Film & Video
6 min

The revolution will be streamed

What is it about the web that is so attractive for queer Canadian filmmakers?

Filmmaker Austin Wong created Boystown, a web series about a group of gay friends. Credit: Adam Coish

The future of queer storytelling is on the web.

In a recent piece in The Atlantic, journalist Ben Terris acknowledged the phenomenon of American web series The Outs and the wave of queer-themed projects making the rounds online, describing it as “an auspicious time for shows like this to find a home.” And with series like It Gets Betterish, Hunting Season, Husbands and Where the Bears Are generating tons of press and developing sizable followings, many studios and networks have had to rethink their programming strategies by calling attention to a large and very moneyed demographic hungry for LGBT content.

But perhaps most interesting in all of this is that a large number of these online LGBT shows are produced in Canada.

Out with Dad, BJ Fletcher: Private Eye, Leslieville, Seeking Simone, Gay Nerds and Who the F**k is Nancy? are just a few examples of homegrown web series that have been part of the wave of queer online content being shared on social media. In fact, in a press release issued by the Canadian Independent Production Fund, a record 157 web series applied to the organization for funding in 2013, and of those, a significant portion dealt with LGBT issues and themes relevant to the community.

So what is it about the web that is so attractive for queer Canadian filmmakers?

“I think LGBT storytellers are drawn to the web out of necessity,” says Toronto interdisciplinary artist Jordan Tannahill. “There is still the assumption . . . that LGBT stories are a niche market that can’t attract prime-time audiences. Most production companies and broadcasters won’t touch them. So artists who want to explore queer content are taking matters into their own hands, and web series are affordable, accessible ways to do that.”

Tannahill is no stranger to web-based storytelling. His performance piece rihannaboi95, which picked up a 2013 Dora Award for Best New Play for Young Audiences, uses live-streaming video to tell the story of a teenager who is bullied when footage of him dancing and lip-synching to Rihanna songs goes viral. Over the course of several days, viewers were encouraged to log on to a site and watch the boy’s story unfold in real time.

“To me [confessional YouTube videos] embody something vulnerable, raw, unrehearsed, urgent and candid. Whereas more conventional narrative mediums usually convey high production values [and] something carefully considered, rehearsed, dramatic and heightened. So I felt a web video was really the best aesthetic and conceptual fit for rihannaboi95. It just had the right ‘feel.’”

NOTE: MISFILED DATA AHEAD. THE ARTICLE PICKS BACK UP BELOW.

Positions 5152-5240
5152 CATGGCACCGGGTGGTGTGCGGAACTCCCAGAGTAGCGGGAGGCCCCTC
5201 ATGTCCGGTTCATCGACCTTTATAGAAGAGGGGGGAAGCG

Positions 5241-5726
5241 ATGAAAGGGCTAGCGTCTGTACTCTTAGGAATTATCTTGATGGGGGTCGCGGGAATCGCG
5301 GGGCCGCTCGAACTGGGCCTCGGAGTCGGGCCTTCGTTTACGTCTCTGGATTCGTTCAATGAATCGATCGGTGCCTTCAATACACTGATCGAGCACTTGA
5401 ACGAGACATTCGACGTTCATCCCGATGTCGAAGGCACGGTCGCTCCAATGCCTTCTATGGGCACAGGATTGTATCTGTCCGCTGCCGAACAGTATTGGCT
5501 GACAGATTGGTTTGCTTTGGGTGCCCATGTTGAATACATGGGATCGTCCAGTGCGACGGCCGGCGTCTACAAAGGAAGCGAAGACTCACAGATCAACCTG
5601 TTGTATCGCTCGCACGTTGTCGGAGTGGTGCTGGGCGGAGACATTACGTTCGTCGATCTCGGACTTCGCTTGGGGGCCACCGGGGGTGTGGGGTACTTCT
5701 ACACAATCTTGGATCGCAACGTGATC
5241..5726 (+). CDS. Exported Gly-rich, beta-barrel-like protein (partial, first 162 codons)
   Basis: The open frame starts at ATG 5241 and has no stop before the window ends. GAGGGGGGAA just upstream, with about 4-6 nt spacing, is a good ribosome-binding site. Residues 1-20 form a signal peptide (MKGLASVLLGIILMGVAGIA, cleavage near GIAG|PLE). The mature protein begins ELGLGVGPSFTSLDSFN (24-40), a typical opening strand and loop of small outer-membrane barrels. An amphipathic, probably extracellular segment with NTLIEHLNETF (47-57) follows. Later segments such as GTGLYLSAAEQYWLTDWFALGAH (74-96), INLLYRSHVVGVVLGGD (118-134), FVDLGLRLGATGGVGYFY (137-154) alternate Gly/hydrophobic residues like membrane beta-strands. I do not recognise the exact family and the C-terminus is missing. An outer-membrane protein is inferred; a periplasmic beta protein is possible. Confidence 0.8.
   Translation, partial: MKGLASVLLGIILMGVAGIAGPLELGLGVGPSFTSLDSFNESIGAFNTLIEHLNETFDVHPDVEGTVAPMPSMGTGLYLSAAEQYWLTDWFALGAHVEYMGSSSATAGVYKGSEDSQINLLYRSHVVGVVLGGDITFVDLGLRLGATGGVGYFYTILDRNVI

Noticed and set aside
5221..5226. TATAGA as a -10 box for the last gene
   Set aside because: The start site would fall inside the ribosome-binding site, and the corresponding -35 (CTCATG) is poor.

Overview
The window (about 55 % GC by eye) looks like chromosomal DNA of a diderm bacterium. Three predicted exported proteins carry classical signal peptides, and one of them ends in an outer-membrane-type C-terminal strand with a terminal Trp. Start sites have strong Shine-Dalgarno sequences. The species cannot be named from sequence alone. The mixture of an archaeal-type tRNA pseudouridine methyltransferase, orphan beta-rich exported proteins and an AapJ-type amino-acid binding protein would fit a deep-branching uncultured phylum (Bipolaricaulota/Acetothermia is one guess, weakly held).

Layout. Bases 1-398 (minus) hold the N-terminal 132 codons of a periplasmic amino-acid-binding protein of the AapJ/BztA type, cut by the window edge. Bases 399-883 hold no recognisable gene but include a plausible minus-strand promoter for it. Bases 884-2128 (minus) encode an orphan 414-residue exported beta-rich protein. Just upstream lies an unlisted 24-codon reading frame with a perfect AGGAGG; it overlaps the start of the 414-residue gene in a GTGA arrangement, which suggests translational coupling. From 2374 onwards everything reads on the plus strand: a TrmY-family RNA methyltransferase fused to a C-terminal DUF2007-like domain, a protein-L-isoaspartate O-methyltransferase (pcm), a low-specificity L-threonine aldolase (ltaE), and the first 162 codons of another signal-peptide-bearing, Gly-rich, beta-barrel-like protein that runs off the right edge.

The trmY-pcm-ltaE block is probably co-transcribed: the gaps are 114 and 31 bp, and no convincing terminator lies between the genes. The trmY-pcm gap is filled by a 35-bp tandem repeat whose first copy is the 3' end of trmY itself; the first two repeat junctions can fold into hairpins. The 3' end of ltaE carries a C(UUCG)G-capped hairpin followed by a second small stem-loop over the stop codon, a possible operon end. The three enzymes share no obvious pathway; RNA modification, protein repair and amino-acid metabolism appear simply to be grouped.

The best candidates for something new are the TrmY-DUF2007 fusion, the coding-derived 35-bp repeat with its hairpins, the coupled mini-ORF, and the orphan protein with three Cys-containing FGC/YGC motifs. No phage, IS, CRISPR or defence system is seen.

While Tannahill’s project embraces the do-it-yourself aesthetic of many contemporary viral videos, other queer storytellers have used video-sharing platforms like YouTube and Vimeo as a space where they can offer up more traditional, genre-driven alternatives to broadcast and cable television — that are nonetheless free of mainstream expectations.

“When we started BJ Fletcher back in 2008, ‘web series’ was pretty much a new concept on the web,” says Regan Latimer, executive producer of Bee Charmer Productions and a founding member of the Independent Web Series Creators of Canada. “One of the biggest draws for me back then . . . was the amount of creative freedom you had in this particular medium. There are no [industry] gatekeepers telling you ‘yes’ or ‘no’ or ‘change this or that.’ That kind of freedom is often hard to come by when trying to produce your own content and stay true to your creative vision.”

Latimer’s series, a comedy about a lesbian private eye and her sidekick, provided the filmmaker with the opportunity to create something that contained the playful elements of shows like Murder She Wrote, Laverne & Shirley and Cagney & Lacey while embracing a queer sensibility that was true to her own life.

Still, Latimer was adamant that the characters’ sexualities be an element of individual scenes rather than the theme of the entire series. “Their sexuality is never made [into] an issue; it’s just one aspect of who they are. It was important to me to create a series that showed lesbian characters in everyday life where their sexuality was not the main focus of attention.

“If shows believe they need to separate and segregate themselves from the pack based on the fact that they feature gay or lesbian characters, how do we then ever expect to be accepted into the mainstream?”

Filmmaker Austin Wong, creator of the upcoming web series Boystown, agrees. “None of the characters [on my series] are going through any coming-out crises. They’re well past that. They’re well adjusted, they have friends, they live in a city that accepts them, and now they’re just dealing with issues that come with trying to find a partner and trying to find your way . . . and some of the attendant issues that arise because they happen to be gay. But it’s not about [being gay]. I take that as a given.”